For once, Sonia Geschwindt felt powerless.
This is a young woman from Cameroon who overcame cultural and language barriers in the United States to earn her undergrad degree in three years; completed the rigors of medical school; a neurosurgery resident in her final year of training, where the easiest days were 12 hours long. She could fend off mental and physical exhaustion to navigate the complex wirings of the human brain when life or death was on the line.
However, none of that mattered as she waited and watched her two premature twins battle for their lives. They were born at 28 weeks — three months early — and the doubt and sense of helplessness would last during the twins’ fourth-month hospital stay.
“The first two weeks were extremely difficult, I didn’t think they were going to live,” Geschwindt said. “I felt so inadequate. I had failed them and couldn’t even care for them.”
She relied heavily on the support of her husband, Wayne, during those difficult days. He had just come off active duty with the United States Marines. He stood by her every step of the way.
Fast forward to four years later, you can’t tell the twins were born prematurely. Geschwindt keeps photographs of the twins, along with her third child, and husband on the window sill in her office. They are her “pride and joy.” Wayne is now a Lieutenant Colonel in the Marines Corps Reserve and serves his country proudly.
In addition to the philosophical changes a new parent must face when welcoming new life into the world, the jarring experience of watching her twins’ battle for their life changed Geschwindt’s professional perspective. She learned to see things from the patient’s point of view. Instead of constantly thinking in the medical sense — wondering what tests or procedures to try, or pushing the boundaries in order to find a solution — she began giving more credence to the human element.
“I realized I wasn’t really chasing the right goals; always pushing, always wanting to do more,” she said. “I learned that what really matters was to help people and take care of them when they were most vulnerable.”
That change in philosophy is what led Geschwindt to UP Health System — Marquette.
After completing her fellowship, Geschwindt interviewed for positions in various cities. UPHS was the only hospital the sent a clear message: We need you. Dr. Craig Coccia explained how UPHS just lost a surgeon. If Geschwindt didn’t accept the position, people might die. There was no one in the Upper Peninsula who could do the surgeries she did.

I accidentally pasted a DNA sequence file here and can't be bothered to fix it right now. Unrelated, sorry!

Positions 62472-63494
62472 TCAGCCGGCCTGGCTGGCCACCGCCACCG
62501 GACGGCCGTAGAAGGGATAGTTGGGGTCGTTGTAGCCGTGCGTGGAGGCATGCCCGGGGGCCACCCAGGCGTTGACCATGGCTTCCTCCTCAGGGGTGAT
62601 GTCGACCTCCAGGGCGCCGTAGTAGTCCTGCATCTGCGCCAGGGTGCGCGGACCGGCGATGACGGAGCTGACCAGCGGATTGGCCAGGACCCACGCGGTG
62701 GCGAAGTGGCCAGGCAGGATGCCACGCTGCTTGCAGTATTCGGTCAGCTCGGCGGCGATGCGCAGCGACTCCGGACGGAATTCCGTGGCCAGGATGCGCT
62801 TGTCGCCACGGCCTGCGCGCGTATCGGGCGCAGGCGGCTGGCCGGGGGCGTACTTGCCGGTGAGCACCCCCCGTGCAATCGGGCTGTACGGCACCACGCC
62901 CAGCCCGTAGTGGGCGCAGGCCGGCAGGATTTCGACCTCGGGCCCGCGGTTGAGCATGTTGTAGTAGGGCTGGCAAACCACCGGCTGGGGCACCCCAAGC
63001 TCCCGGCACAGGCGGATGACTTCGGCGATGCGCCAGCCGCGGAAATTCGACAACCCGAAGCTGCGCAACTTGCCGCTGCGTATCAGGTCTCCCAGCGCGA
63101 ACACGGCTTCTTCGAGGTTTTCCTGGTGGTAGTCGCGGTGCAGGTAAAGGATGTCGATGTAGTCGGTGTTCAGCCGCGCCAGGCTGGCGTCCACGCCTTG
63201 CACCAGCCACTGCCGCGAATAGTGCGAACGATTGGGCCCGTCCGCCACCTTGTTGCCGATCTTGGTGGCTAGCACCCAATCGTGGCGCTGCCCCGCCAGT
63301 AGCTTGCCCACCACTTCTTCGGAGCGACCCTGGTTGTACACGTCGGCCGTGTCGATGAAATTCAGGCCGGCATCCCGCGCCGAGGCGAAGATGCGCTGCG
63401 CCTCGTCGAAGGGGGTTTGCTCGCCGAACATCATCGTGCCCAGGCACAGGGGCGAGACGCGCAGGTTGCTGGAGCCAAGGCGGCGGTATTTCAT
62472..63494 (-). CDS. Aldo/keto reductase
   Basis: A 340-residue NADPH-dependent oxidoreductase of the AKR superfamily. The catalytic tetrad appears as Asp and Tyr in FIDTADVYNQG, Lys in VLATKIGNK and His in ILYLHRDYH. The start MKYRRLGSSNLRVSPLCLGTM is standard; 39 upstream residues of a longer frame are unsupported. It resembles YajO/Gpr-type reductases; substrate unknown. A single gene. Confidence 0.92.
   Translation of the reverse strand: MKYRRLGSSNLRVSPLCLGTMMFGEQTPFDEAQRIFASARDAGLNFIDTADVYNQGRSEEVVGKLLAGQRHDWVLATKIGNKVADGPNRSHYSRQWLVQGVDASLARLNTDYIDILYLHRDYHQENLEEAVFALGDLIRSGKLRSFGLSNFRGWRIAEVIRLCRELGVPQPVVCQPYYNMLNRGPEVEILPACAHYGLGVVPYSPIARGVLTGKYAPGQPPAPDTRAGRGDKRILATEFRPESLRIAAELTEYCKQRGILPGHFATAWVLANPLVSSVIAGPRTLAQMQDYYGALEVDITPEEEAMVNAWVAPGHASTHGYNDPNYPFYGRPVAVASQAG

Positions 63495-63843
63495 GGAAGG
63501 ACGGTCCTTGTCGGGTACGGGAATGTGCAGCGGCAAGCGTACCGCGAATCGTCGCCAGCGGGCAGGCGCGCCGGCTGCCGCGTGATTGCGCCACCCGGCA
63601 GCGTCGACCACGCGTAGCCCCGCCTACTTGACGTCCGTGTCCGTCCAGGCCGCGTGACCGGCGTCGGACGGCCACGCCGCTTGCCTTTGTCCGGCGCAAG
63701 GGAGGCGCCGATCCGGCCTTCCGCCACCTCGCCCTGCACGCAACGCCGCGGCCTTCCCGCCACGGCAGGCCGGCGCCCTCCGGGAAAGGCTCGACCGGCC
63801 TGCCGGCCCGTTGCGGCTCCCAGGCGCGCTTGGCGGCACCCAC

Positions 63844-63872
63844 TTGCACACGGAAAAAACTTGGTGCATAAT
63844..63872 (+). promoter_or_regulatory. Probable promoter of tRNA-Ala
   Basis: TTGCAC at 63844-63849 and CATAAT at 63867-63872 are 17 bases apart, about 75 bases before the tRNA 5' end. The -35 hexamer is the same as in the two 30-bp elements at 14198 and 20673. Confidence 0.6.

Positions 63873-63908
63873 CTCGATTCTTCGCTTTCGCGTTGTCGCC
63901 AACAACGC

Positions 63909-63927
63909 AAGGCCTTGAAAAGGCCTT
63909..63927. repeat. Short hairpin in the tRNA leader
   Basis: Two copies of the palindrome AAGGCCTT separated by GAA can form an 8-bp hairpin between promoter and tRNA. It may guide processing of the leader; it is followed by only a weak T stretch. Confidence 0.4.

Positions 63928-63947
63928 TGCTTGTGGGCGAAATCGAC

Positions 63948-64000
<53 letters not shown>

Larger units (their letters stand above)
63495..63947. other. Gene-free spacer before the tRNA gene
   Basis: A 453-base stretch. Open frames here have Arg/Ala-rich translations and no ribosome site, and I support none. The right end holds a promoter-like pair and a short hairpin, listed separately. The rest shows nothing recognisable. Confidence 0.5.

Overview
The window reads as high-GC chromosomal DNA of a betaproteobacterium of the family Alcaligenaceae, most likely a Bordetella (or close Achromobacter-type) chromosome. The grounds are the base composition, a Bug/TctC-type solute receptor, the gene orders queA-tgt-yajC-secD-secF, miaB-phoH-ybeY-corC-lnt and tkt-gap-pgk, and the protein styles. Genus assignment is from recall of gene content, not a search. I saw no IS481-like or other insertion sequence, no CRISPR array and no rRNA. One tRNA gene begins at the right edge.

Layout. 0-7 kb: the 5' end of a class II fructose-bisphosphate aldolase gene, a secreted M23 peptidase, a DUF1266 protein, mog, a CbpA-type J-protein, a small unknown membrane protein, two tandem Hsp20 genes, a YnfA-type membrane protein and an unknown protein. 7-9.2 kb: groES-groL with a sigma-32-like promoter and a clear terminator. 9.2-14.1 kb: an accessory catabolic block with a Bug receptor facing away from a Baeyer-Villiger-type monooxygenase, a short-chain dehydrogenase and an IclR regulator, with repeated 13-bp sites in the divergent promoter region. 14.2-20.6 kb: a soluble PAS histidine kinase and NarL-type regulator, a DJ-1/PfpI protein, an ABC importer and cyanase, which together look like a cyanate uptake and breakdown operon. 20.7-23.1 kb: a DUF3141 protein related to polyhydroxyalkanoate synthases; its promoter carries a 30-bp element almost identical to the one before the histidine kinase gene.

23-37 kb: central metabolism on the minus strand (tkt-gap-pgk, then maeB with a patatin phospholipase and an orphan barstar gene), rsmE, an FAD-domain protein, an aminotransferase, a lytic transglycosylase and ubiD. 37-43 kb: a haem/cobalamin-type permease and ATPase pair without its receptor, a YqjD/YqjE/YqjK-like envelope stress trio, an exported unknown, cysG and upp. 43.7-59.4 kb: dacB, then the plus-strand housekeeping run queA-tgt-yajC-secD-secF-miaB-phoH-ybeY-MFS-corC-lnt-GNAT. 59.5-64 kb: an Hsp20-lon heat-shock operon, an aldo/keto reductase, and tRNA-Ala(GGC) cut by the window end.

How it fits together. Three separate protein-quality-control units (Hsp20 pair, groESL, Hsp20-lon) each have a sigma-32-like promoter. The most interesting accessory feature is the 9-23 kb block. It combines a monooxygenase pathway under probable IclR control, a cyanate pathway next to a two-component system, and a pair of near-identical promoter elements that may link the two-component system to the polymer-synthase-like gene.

Finding her passion
Geschwindt was about 7-years old when a career fair came to her school; in Cameroon elementary through high school, the fairs are usually on the same campus. One of the questions posed during the fair concerned surgeons and what they do. The straightforward answer given was that they cut people open and fix them. That sounded good enough for Geschwindt, who is a self-proclaimed science nerd that would look forward to dissecting animals at school.
The passion to be a surgeon stayed with her as Geschwindt grew older. She started reading about surgeries. One book stood out to her; a young girl with heart failure was saved by a heart transplant. “I was like, ‘Wow,’ you can actually save people. I want to do that,” Geschwindt said of her reaction to the story. “I want to save lives, too.”
Geschwindt finished high school in Cameroon at 16 and completed her undergrad degree with a major in Biology in three years at the University of Bridgeport in Connecticut. Becoming a surgeon was a foregone conclusion at this point; it’s what she wanted.
Overcoming educational obstacles
Before we go on, it’s important to understand the obstacles an international student like Geschwindt faces in the United States’ educational system.
First, there’s the application process. The grading system in Cameroon varies significantly from the United States. In Cameroon, tests are intentionally rigorous and a top student can score a 13/20. They also have different standardized tests. These variations in systems make it difficult for American schools to properly evaluate how intelligent an international student is. There is also an issue with low quotas for admission of international students. Since many schools are state or federally funded, naturally, they would admit a majority of tax-paying American students.